Story by Staff Sgt. Stephenie Wade , 455th Air Expeditionary Wing Public Affairs
“Providing children vision gives them a better chance at life in Afghanistan, “said U.S. Air Force Maj. Marcus Neuffer, an ophthalmologist assigned to the Craig Joint Theater Hospital on Bagram Airfield, Afghanistan.
If Afghan children cannot see to perform normal daily tasks, there is a possibility they will be left behind in their village to fend for themselves.
Neuffer’s primary job here is to take care of patients with traumatic eye injuries. When he is not busy in the operation room, Neuffer and his technician, Airman 1st Class Chellbie Gonzales, spend their spare time providing humanitarian support to local citizens.
Gonzales serves as Neuffer’s assistant both here and at their home base, Keesler Air Force Base, Miss. They are both serving their first deployment and humanitarian effort. “At home we mainly perform refractive surgery and provide specialty eye care,” Neuffer said.
Every week they go to the Korean hospital to treat patients from off base.
“The eye injuries and conditions here are not common in the Unites States because the environment, health care system and patient demographics are different,” Neuffer said.
Neuffer is currently the only doctor at Bagram Airfield who is qualified to operate on eyes. If a local patient comes to one of the humanitarian hospitals and is in need of an eye surgery, they are brought to Craig Joint Theater Hospital. So far, Neuffer has operated on a dozen Afghan patients.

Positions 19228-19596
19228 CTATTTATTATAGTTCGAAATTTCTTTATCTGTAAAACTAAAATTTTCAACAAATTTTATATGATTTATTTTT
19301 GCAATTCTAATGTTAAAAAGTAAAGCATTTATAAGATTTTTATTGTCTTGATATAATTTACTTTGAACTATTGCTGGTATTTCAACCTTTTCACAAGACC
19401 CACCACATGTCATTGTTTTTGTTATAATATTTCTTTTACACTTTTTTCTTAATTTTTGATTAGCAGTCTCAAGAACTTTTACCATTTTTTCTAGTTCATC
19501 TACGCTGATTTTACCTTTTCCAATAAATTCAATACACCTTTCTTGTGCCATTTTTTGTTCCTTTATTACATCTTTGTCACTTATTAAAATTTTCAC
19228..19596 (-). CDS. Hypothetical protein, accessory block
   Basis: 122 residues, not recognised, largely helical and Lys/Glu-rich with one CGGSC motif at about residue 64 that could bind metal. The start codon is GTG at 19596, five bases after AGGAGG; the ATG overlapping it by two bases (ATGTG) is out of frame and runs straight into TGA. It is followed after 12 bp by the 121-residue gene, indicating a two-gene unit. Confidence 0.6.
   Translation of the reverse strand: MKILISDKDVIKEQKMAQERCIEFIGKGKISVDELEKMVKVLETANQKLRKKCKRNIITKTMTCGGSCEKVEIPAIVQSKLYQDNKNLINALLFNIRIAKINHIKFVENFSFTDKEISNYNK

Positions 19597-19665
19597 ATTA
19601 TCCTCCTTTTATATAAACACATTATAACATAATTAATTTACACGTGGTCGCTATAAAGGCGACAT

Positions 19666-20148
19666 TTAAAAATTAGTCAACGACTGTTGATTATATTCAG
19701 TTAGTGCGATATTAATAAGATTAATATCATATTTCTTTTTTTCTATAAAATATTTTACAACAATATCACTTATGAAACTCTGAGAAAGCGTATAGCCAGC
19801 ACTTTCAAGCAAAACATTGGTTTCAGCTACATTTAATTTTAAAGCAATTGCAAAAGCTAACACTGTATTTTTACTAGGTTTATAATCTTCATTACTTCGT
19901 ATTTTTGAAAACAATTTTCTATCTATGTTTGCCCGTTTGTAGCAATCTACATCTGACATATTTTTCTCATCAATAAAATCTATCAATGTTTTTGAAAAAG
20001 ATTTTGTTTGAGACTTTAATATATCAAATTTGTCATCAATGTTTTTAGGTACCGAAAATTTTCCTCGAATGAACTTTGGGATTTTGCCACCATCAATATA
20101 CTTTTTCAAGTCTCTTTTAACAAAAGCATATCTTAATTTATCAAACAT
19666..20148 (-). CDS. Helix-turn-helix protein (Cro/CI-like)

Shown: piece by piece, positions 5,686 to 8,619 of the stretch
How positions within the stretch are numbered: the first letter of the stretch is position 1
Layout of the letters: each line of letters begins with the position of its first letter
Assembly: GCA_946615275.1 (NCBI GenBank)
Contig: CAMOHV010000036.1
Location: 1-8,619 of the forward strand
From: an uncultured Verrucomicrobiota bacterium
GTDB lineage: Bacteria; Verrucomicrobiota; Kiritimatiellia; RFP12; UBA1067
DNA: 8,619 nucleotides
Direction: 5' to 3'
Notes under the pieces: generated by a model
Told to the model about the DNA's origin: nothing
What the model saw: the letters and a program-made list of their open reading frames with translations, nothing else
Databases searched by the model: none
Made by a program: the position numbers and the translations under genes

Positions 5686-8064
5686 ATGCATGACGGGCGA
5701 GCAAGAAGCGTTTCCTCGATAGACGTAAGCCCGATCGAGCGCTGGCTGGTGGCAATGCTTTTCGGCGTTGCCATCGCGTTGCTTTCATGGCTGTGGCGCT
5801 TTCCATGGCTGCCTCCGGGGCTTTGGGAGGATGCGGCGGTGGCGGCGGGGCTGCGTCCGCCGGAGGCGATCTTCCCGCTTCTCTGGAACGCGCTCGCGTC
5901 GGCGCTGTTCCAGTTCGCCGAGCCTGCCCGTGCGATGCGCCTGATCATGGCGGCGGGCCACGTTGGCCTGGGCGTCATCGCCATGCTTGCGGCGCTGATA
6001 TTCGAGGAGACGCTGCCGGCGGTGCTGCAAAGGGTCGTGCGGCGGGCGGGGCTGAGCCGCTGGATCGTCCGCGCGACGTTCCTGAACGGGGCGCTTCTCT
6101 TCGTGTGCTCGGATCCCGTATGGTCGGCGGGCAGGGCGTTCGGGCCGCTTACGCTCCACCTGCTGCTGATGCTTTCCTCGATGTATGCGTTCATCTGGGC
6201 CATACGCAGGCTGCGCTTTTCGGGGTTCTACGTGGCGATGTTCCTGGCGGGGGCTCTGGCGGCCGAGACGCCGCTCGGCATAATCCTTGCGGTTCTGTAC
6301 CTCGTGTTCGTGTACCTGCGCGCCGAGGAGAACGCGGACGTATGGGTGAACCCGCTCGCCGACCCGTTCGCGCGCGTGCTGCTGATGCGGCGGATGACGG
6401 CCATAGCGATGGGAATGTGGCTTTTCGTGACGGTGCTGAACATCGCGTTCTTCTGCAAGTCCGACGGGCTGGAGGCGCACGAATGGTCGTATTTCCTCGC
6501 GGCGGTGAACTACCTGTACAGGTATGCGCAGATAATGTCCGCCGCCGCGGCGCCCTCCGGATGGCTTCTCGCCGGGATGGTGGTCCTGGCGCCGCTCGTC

“I have performed cataract surgery on three children here so far, a 12-month-old boy, a six-year-old girl and an eight-year-old boy,” Neuffer said. “A child’s eye sight stops developing at about [age] eight. If I can perform surgery before then, with glasses, the children should be able to regain enough vision to perform daily tasks.”
Cataracts are typically seen in older adults and severely limit vision. In the U.S., cataracts are usually removed within the first two months of life when found in children.
“Unfortunately the Afghan children don’t have as good of health care here, and some are left blind their whole life,” Gonzales said. “It’s hard to tell exactly how old each patient is because the lack of medical care and records.”
After the surgery, Gonzales schedules follow-up appointments for one day, one week and one month out to track the patient’s progress, she said. Glasses are issued on the second appointment.
“My job is very rewarding here,” Gonzales said. “There’s something special about seeing the children recognize objects and interact with the world.”
Neuffer said so far the outcome of these procedures on children has been good. For one eight-year-old-boy, it’s been an awakening. Months ago, he picked up a land mine while playing outside, which then exploded in his hands, resulting in cataracts beside other injuries.
“When I first met him, his father led him by the hand because he could only see light,” Neuffer said. “A week after his surgery when the bandages came off, he put on glasses I gave him, and he was able to see our faces. He was so excited he could see again he jumped up, pushed his family out of the way and ran straight into a wall. It was a happy but comical moment for us.”
“Someday when this place is safer, I hope to establish a program that will help everyone,” Neuffer said. “For now my goal is to give children as much vision as possible. Having vision allows people to work and contribute to make their society better.”